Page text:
BioN­Tech rais­es mam­moth $270M A round, near­ing $1B mark as in­vestors con­tin­ue a love af­fair with mR­NA

Of all the star­tups on both con­ti­nents over the past decade, few could ri­val the growth of BioN­Tech af­ter it got start­ed with seed cash back in 2008. The mR­NA com­pa­ny has fund­ed much of its rapid ex­pan­sion with part­ner­ship cash, reach­ing more than 700 staffers at the end of 2017 with the con­sid­er­able sup­port of some big al­liances with the likes of Genen­tech and Sanofi and Gen­mab.

Un­til to­day.

This morn­ing the Mainz, Ger­man-based biotech took the wraps off a mega-raise of $270 mil­lion — an ‘A’ round de­signed to com­plete the rapid ramp-up of its con­sid­er­able man­u­fac­tur­ing op­er­a­tions as it looks to ad­vance an ear­ly-stage per­son­al­ized mR­NA can­cer vac­cine de­signed to mob the anti­gens of in­di­vid­ual pa­tients.

Add up all the cash from the seed mon­ey of­fered by the bil­lion­aire Strüng­mann broth­ers through col­lab­o­ra­tion cash, grants and so on, says COO Sean Marett, and the to­tal comes to about $950 mil­lion, near­ing a block­buster bil­lion. Even by US stan­dards, that’s huge. By Eu­ro­pean stan­dards, it’s al­most un­heard of for a pri­vate life sci­ences com­pa­ny, com­ing close to the $320 mil­lion record set by Im­muno­core in the UK in 2015.

The round high­lights one of the busiest weeks I’ve ever seen for biotech ven­ture in­vest­ing. By the end of Thurs­day, End­points News will have re­port­ed on more than $700 mil­lion in new biotech in­vest­ments an­nounced over a 72-hour pe­ri­od. Even for the week ahead of JP­Mor­gan, that’s ex­tra­or­di­nary.

The Red­mile Group led the round, joined by Janus Hen­der­son In­vestors, In­vus, Fi­deli­ty Man­age­ment & Re­search Com­pa­ny and sev­er­al Eu­ro­pean fam­i­ly of­fices. The Strüng­mann Fam­i­ly Of­fice — op­er­at­ed by iden­ti­cal twins Thomas and An­dreas Strüng­mann, who found­ed the big gener­ics com­pa­ny Hexal and sold it to No­var­tis ($NVS) for $7.5 bil­lion — al­so came back in to in­vest again.

Ugur Sahin

The fo­cus now is ex­pand­ing clin­i­cal work on new ther­a­peu­tic pro­grams, says the COO, where BioN­Tech — helmed by CEO Ugur Sahin — has been en­gaged as a 50/50 part­ner with Genen­tech and oth­er gi­ants.

The lat­est round in­di­cates just how much in­vestor in­ter­est there is in mR­NA, with con­sid­er­able en­thu­si­asm for a tech­nol­o­gy that’s still very much in its in­fan­cy — but promis­ing to move fast. A few months ago, for ex­am­ple, BioN­Tech boast­ed of its abil­i­ty to de­liv­er mR­NA en­cod­ing for any an­ti­body bis­pe­cif­ic, spurring cells to cre­ate an an­ti-can­cer ther­a­py that worked against an­i­mal tu­mors. And there’s been some en­cour­ag­ing ear­ly snap­shots of im­muno­log­i­cal ac­tiv­i­ty.

Two oth­er com­pa­nies, Cure­Vac and Mod­er­na, have al­so gath­ered huge amounts of sup­port for their own work in mR­NA, al­so look­ing at can­cer vac­cines in par­tic­u­lar and siz­ing up their po­ten­tial in com­bi­na­tion with PD-1/L1 in­hibitors.

By the end of the year, says Marett, BioN­Tech will like­ly have close to 850 em­ploy­ees, with ex­pand­ed ca­pac­i­ty to make its can­cer vac­cine as well as a CAR-T for one pa­tient at a time.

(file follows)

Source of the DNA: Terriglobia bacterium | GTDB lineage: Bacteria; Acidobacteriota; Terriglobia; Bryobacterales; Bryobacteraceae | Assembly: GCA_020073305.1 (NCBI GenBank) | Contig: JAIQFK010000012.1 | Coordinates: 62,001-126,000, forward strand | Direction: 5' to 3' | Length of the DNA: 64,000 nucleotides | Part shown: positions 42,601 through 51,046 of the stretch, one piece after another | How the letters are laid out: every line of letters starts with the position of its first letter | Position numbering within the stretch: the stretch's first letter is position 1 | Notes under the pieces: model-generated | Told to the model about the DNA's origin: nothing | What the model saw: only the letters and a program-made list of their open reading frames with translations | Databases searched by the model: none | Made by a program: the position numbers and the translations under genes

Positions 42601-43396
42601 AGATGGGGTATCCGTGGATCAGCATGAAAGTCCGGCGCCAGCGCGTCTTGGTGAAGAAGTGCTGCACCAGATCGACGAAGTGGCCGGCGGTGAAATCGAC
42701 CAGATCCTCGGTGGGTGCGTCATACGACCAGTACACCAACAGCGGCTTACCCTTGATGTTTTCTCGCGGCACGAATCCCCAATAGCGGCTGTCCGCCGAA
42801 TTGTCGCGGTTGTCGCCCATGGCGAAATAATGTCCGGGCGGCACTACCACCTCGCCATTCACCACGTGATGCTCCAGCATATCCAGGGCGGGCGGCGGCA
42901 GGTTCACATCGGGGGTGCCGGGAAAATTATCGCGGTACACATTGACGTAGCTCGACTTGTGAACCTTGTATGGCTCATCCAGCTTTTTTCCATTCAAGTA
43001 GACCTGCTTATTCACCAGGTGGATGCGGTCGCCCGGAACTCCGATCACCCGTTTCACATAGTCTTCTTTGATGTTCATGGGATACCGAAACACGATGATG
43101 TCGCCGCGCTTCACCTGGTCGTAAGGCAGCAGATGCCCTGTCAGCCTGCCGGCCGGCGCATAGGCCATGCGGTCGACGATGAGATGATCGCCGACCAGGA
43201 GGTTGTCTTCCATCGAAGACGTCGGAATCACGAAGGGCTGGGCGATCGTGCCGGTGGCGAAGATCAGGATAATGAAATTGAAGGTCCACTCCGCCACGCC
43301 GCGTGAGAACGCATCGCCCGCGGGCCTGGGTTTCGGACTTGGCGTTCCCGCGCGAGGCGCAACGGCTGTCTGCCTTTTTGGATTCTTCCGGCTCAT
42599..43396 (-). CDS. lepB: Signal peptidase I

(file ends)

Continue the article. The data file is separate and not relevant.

Brent Saunders [Getty Photos]

UP­DAT­ED: Ab­b­Vie seals $63B deal to buy a trou­bled Al­ler­gan — spelling out $1B in R&D cuts

Brent Saunders has found his way out of the current fix he’s in at Allergan $AGN. He’s selling the company to AbbVie for $63 billion in the latest example of the hot M&A market in biopharma.

Endpoints News

Basic subscription required

Unlock this story instantly and join 53,600+ biopharma pros reading Endpoints daily — and it's free.

Top an­a­lyst of­fers a rare, up­beat in­ter­pre­ta­tion of Ab­b­Vie’s $63B Al­ler­gan deal — but there’s a catch

Af­ter get­ting beat up on all sides from mar­ket ob­servers who don’t much care for the lat­est mega-deal to ar­rive in bio­phar­ma, at least one promi­nent an­a­lyst now is start­ing to like what he sees in the num­bers for Ab­b­Vie/Al­ler­gan.

But it’s go­ing to take some en­cour­age­ment if Ab­b­Vie ex­ecs want it to last.

Ab­b­Vie’s mar­ket cap de­clined $20 bil­lion on Tues­day as the stock took at 17% hit dur­ing the day. And SVB Leerink’s Ge­of­frey Porges can see a dis­tinct out­line of an up­side af­ter re­view­ing the fun­da­men­tals of the deal.

Af­ter rais­ing $158M, this up­start's founders have star back­ers and plans to break new ground in gene ther­a­py

Back in 2014, Stephanie Tagliatela opted to take an early exit out of her PhD program after working in Mark Bear’s lab at MIT, where she specialized in the synaptic connections between neuronal cells in the brain. She never finished that PhD, but she and fellow MIT student Kartik Ramamoorthi — who was on the founding team at Voyager — came away with some ideas for a gene therapy startup.

Today, fully 5 years later, she and Ramamoorthi are taking the wraps off of a $104 million mega-round designed to take the cumulative work of their preclinical formative stage for Encoded Therapeutics into human studies. They’ve now raised $158 million since starting out in Illumina’s incubator in the Bay Area, and they believe they are firmly on track to do something unique in gene therapy.

Endpoints News

Basic subscription required

Unlock this story instantly and join 53,600+ biopharma pros reading Endpoints daily — and it's free.

While Ako­rn works to re­vive its for­tunes, the FDA hits it with an­oth­er warn­ing let­ter